One of the major problems in our world today is that sin is not called sin anymore.  Everything is labeled “o.k.” as long as it is not hurting anyone.  That is the biggest load of bologna!

God never changes – He was, is and always will be God – Truth.  We do not reform our lives by trying to change God.  He doesn’t need to bend to the modern world.  The world needs to bend toward Him.  This thought reminds me of Michelangelo’s “Creation” on the ceiling of the Sistine Chapel – how God is reaching out to mankind (Adam) earnestly, and Adam is reaching toward God half-heartedly.  Adam’s body language speaks volumes!  It speaks so sadly of human nature, does it not?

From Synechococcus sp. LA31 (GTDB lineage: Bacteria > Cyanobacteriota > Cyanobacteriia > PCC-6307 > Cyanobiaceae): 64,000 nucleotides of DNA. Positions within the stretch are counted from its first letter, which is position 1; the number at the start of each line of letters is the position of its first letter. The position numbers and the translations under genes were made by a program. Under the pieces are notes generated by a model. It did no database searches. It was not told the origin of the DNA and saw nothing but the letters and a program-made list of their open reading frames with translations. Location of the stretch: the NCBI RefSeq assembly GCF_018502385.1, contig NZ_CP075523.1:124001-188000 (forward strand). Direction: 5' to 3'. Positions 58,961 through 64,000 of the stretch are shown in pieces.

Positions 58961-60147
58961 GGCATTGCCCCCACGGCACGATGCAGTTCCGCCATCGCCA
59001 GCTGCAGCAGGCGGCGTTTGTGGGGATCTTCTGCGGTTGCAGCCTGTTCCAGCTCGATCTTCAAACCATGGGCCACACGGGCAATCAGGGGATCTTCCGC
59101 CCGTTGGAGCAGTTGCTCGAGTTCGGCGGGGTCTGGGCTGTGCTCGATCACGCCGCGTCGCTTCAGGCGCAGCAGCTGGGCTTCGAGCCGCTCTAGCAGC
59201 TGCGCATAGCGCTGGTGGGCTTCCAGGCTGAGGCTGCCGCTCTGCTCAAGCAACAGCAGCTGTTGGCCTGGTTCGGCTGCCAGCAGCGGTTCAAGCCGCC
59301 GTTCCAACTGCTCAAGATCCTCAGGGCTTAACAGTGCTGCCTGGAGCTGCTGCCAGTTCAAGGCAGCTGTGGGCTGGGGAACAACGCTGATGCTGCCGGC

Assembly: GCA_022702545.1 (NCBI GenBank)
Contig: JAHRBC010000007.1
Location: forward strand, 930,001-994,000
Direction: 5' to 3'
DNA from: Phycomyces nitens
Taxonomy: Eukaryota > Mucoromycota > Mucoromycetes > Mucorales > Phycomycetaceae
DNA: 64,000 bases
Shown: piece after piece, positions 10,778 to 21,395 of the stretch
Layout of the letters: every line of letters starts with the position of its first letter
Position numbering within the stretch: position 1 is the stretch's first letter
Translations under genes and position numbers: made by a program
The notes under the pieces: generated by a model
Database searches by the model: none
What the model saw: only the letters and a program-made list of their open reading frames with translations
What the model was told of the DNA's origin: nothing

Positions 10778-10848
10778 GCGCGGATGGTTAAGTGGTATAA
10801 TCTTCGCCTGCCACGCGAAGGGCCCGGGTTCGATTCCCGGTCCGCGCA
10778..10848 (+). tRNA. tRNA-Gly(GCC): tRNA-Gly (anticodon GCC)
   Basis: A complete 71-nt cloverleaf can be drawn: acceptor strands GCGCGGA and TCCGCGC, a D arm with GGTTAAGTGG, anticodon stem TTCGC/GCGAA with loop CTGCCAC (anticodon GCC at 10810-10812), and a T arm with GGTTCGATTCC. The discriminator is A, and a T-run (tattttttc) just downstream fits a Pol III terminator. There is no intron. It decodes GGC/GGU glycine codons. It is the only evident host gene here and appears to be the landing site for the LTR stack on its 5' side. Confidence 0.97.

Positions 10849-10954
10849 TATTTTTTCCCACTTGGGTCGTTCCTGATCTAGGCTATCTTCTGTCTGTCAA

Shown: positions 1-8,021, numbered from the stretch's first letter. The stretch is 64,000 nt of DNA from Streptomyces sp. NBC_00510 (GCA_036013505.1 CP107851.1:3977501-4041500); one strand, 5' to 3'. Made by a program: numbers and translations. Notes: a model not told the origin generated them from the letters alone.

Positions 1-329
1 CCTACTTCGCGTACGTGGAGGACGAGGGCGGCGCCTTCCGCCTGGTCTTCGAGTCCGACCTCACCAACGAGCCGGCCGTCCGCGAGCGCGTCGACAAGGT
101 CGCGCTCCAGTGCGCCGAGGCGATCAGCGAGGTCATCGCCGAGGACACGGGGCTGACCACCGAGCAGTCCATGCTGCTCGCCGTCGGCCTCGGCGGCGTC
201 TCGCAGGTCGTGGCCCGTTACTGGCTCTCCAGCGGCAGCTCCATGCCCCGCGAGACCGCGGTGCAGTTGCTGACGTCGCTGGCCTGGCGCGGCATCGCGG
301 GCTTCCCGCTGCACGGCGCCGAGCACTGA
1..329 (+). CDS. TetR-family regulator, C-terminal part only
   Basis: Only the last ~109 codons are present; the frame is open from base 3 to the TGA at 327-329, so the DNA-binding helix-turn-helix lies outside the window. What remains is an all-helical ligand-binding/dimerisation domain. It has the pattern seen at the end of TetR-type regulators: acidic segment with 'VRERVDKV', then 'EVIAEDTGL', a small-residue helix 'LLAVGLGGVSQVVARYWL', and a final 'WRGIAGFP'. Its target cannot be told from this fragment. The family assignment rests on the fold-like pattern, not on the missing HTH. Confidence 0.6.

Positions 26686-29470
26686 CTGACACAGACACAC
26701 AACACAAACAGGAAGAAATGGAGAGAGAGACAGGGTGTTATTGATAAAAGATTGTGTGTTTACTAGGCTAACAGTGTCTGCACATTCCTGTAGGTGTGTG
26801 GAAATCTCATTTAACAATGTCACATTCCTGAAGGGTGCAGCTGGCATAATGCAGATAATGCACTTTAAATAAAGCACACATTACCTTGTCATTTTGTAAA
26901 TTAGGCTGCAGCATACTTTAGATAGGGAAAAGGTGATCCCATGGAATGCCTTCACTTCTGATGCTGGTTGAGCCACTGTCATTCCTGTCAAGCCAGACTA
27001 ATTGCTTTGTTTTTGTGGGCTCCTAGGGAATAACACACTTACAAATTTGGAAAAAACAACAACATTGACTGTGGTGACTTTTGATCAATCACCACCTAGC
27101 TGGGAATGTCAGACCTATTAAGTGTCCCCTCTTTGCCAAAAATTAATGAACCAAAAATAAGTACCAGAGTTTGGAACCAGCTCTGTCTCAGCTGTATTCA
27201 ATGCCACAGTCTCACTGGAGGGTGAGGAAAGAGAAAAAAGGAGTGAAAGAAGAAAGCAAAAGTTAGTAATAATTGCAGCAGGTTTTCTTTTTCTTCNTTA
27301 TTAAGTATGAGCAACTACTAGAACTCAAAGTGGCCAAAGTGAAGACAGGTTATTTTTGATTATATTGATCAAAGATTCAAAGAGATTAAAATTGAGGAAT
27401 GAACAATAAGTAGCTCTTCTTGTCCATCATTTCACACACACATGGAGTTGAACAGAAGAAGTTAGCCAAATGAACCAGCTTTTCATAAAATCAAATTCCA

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The good news, however, is the very real hope that we can hold onto.  This is the hope that Noah had when he boarded the ark – the hope that Jesus knew when the Spirit called Him into the desert – the hope of the resurrection Jesus knew before being nailed to the cross.

As we begin this lenten journey, let us really as for the grace to “do the work” of reform, repentance and penance.  Let us ask God what He would like to change or perfect in us, then give Him the permission to do whatever He deems necessary for the good of our souls.

He made us.  He loves us completely.  He can be trusted.  He will not leave us alone.  When leading us into our own desert times, He travels with us, and in us.  Be not afraid!

 

 

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Looking for Some Really Inspirational Reading for Lent?